(This is an excerpt from my Indie Author Survival Guide, available on Kindle and Nook.)
What? We’re Doing It Again?
Now go do it again.
It may seem impossibly overwhelming to hear those words. How can you keep up this pace? How will you survive when you’ve barely gotten through this book launch, and only then on a steady diet of cheetos, fruit loops, and day-old coffee?
Breathe. It does get easier. The second time around and the third will still have butterflies doing combat drills in your stomach, but by the 17th title, even that goes away (don’t ask how I know this). But seriously, you will become an old-hand at this publishing business faster than you expect. That’s when you get to lift up your head and peer into the future. To make adjustments to your Five Year Plan. To begin to flex your freedom muscles as a writer. To really embrace what you’re doing: building a career as well as a business.
Have a latte and savor the moment.
Then put your nose to the grindstone and write another book. It’s why you’re doing this, right?
searches end with the words “… of the future.”
hands (iPad, iPhone, iPluggedIn), and it increasingly feels like the Future Is
Now. Being a gadget person, I’m not averse to any of this (quite the
opposite), but I wonder what will happen to bookstores. I used to pedal my
bike to the local mini-mall, where an independent bookstore was tucked in a
tiny space next to the Sav-On. Every week, I would spend about half an hour
scanning the Science Fiction shelves searching for just the right book to spend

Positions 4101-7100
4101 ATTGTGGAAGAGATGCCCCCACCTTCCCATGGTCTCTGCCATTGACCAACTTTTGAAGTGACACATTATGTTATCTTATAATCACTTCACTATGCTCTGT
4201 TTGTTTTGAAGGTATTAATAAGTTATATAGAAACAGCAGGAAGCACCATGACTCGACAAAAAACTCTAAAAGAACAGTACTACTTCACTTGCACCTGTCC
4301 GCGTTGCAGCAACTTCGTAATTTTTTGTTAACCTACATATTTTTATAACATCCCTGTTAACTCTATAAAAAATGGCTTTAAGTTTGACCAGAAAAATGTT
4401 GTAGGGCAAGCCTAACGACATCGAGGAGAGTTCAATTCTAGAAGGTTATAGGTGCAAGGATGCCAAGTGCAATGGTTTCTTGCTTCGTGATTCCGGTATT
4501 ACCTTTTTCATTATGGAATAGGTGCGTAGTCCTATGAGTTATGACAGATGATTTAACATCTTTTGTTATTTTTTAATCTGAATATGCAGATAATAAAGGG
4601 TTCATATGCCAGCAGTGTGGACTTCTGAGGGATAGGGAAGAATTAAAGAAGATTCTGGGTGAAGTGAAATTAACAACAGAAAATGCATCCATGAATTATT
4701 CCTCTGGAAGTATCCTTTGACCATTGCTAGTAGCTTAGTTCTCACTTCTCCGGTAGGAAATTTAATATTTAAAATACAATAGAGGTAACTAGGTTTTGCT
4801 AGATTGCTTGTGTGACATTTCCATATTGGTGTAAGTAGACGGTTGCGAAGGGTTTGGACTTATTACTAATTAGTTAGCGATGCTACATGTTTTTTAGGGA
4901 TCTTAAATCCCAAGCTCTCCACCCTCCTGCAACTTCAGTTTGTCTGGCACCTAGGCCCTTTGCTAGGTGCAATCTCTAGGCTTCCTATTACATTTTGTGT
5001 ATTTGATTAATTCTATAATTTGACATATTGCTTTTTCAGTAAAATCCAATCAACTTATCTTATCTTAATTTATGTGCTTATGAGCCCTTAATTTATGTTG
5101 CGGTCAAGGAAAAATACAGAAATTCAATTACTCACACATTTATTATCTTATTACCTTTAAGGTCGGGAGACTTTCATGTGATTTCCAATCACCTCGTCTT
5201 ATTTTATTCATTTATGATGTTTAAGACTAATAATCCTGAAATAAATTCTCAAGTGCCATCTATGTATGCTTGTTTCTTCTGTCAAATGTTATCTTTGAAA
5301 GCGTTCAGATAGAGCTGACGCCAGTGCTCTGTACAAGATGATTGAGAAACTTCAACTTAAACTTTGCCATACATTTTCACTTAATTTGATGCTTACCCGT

my allowance on. I used to dream of having a room in my house, wall-to-wall
bookstores as much as possible, hoping to keep them afloat. Then they converted
half their floor space to toys, and more often than not, I couldn’t get the book
I wanted. Sure, they could order it, but hey, I can do that from my house!
Without paying for gas (or shipping, since I’m a “member”). It drove
home for me that giant bookshelves of books was possibly the least
sensible way to gain access to stories and would one day (soon) become a museum
exhibit of the way that books used to be
distributed. That sentence will make some people shudder, but instead of becoming mired in nostalgia, I pictured
the real Bookstore of the Future. The one that just might keep the brick-n-mortar stores in business.
animated touchscreens in the children’s section.
screen for a skyped author visit.
want a personalized search bot that finds me all the books I will love.
I want my obscure, hard-to-find, nearly-out-of-print book printed in the shop while I sip tea.
I want a cozy
place where people gather to have their writer’s and book club meetings.
want to sit in an overstuffed chair by myself or with a friend while we talk
I want a place that welcomes local authors as well as
I want a place that hosts writing competitions for youth.
I want a place to go for classes on literature enjoyment, analysis, and creation.
I want a community
gathering place that celebrates all things literary.
morning, High Tea in the afternoon, and wine-and-cheese at night.
latest book-reading gadgets.
Future be Amazon?
But no one has a lock on the
future – it’s there for the grabbing by the one with the most imagination.